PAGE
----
The U.S has an ignominious history of association with dictators. The U.S. State Department sees Guelleh as a friendly dictator – one of the likes of Mobutu Sese Seko, Shah Mohammed Reza Pahlavi, Jean Claude Duvalier, General Samuel Doe, Ferdinand Marcos, General Augustino Pinochet, and Pol Pot. It is no secret that America has always been friendly to the world's most notorious repressive dictators, tyrants and corrupt puppet-presidents. A U.S. State Department official recently described Guelleh as a “client of convenience”. Despite United States indifference to the devil that gripped the tiny city-state of Djibouti, "the U.S. State Department has criticized the regime for "limiting citizens' rights to change their government" and for creating a climate in which opposition parties and media are intimidated into "self-censorship."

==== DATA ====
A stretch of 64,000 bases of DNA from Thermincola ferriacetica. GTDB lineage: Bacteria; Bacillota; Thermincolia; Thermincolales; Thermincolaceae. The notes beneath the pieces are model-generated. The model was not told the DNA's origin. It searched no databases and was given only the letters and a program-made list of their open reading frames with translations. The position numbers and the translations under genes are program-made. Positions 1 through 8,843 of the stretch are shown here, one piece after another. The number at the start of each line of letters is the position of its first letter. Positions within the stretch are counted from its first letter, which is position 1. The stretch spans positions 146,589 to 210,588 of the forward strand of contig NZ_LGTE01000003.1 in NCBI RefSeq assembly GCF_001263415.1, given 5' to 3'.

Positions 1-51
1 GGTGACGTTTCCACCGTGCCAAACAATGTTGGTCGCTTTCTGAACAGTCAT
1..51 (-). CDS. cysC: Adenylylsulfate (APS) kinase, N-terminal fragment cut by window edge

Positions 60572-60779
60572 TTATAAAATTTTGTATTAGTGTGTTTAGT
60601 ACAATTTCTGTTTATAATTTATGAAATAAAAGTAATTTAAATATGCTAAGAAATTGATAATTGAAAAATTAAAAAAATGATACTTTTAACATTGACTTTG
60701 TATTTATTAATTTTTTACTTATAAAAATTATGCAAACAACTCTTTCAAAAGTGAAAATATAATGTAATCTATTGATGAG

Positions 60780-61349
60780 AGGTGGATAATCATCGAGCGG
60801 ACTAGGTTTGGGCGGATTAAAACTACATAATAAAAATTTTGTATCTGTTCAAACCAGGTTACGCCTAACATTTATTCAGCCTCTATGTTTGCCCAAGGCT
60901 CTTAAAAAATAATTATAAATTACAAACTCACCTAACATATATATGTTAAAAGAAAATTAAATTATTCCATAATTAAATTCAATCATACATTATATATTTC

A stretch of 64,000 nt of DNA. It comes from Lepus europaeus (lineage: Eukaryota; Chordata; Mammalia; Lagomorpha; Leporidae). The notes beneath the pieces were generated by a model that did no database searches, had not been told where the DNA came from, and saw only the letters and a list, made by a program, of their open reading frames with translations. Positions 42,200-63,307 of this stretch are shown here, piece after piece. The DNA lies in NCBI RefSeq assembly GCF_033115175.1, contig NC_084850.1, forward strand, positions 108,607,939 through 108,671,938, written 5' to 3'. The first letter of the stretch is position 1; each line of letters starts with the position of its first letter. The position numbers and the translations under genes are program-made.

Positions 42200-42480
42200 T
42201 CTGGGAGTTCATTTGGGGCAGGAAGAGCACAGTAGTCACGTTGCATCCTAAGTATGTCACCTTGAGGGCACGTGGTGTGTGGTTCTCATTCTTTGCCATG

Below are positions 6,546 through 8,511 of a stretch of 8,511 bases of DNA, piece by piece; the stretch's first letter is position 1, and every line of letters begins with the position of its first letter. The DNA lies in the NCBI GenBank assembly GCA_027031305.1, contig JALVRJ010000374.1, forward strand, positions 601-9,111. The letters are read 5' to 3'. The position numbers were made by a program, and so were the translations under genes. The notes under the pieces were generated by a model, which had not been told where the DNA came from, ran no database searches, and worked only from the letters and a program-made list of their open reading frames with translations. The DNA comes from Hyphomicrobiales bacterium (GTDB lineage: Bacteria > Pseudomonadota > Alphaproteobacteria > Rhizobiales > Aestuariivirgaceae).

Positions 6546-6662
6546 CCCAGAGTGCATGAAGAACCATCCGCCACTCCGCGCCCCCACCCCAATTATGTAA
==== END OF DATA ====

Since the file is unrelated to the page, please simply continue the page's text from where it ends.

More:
Guelleh’s political debacles
The least educated and the most talkative President of Djibouti has made countless political debacles in the past decade. Guelleh’s political record is riddled with numerous instances of inconsistencies and flip-flops and backstage manipulations. In early 1998, before ascending to power, in a letter addressed to the Ethiopian Government of Meles Zenawi, he proposed a confederation of Djibouti and Ethiopia, to the surprise and chagrin of the Djiboutian public. His proposed merger “and intention to seek an economic and political federation with Ethiopia” was later rejected by Ethiopia. During the Ethio-Eritrea war in 1999 he instantly sided with Ethiopia and severed his country’s diplomatic relations with Eritrea “on grounds that the latter provoked conflict with Ethiopia”. In 2000, in an absolute volte-face, Guelleh resumed his relationship with Eritrea. In 2001, Eritrean President Isaias Afework visited Djibouti and Guelleh made a reciprocal visit to Asmara to normalize relations.
TNG Pres. Abdiqasim S. Hassan & Pres. Ismail O. Guelleh